KANSAS CITY, Mo. - As the clock counts down toward 2014, police are warning revelers to be careful of gunfire from above.
From New Year's Eve in 2011, there were 150 reports of "shots fired," according to Kansas City police, but this celebratory gunfire can be deadly even miles away. P olice officials said they will arrest anyone who fires a gunshot into the air to celebrate New Year's Eve - or any time.
It may seem harmless, but a bullet has to go somewhere when it leaves the gun.
A stray bullet from a gun fired into the air during Fourth of July celebrations in 2011 struck and killed a Independence, Mo., child. Eleven-year-old Blair Shanahan Lane was struck by a bullet that had been fired into the air from an apartment complex several blocks away. Aaron Sullivan pleaded guilty to involuntary manslaughter in connection with the child's death and was sentenced to three years in prison.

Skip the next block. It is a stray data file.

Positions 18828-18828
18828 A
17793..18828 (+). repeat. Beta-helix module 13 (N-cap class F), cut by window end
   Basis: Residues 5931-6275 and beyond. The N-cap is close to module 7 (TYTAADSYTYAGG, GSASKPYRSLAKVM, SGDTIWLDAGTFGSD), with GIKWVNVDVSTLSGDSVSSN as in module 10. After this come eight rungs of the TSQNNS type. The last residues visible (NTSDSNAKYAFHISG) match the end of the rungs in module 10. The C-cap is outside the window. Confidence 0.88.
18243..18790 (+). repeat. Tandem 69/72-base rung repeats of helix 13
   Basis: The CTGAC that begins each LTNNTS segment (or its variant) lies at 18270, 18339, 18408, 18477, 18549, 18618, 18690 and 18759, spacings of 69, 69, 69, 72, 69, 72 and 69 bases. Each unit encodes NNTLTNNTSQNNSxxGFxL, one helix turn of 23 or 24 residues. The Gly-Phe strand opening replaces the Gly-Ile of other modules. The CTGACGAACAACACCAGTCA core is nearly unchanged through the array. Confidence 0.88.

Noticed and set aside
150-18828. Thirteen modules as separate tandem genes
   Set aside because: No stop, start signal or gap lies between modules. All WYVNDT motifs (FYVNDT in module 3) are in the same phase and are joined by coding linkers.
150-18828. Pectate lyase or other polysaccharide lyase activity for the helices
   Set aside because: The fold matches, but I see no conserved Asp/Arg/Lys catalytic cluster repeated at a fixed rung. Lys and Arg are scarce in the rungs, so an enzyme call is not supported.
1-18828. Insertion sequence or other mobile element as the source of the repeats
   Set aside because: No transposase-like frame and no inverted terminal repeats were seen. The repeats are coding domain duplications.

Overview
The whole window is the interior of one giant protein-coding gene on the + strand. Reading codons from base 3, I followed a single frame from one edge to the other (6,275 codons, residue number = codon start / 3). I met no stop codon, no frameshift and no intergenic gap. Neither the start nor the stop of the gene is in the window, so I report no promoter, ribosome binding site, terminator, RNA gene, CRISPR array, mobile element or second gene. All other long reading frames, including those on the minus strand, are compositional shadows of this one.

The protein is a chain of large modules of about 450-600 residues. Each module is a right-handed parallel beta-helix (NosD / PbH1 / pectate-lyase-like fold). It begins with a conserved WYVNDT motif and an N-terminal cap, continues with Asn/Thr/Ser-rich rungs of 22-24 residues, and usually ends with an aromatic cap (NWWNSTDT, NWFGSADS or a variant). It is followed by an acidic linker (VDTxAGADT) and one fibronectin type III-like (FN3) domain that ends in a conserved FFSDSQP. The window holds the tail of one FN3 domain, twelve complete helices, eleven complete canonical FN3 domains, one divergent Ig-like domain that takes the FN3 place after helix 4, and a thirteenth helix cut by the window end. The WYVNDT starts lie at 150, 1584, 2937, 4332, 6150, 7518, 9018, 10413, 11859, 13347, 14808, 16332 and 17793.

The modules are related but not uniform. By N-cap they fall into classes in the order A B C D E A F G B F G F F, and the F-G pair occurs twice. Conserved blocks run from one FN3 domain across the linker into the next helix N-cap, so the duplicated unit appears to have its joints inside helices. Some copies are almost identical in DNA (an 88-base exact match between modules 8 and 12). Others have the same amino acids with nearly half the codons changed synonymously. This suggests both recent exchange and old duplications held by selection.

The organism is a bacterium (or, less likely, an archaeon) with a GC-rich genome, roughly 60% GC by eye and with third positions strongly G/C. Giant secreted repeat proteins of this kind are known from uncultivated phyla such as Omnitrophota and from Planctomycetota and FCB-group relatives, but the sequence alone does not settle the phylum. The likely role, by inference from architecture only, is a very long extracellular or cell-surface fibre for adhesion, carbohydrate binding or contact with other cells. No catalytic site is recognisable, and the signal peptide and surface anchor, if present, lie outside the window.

"You never do (shoot a gun into the air)," said gun safety instructor Don Pind. "You want to know what your backstop is, you want to know that your bullet is going to stop into something safely. Even if you're hunting you want to make sure you're not shooting up over the rise of a hill."
Pind trains people how to use firearms and use the right way. "You need training, you need to know which way the gun is pointed and (to) point it at something other than a person or place," he said.
For example: If you shot a 9mm handgun at a 45-degree angle, the bullet could travel more than a mile away.
It's illegal to fire a gun in the air any time of the year, and, if you've been celebrating with alcohol, one drink in your system could add to your troubles.
"You can't be under the influence of alcohol, even one drink and be in possession of a firearm. People don't think about that," said Pind.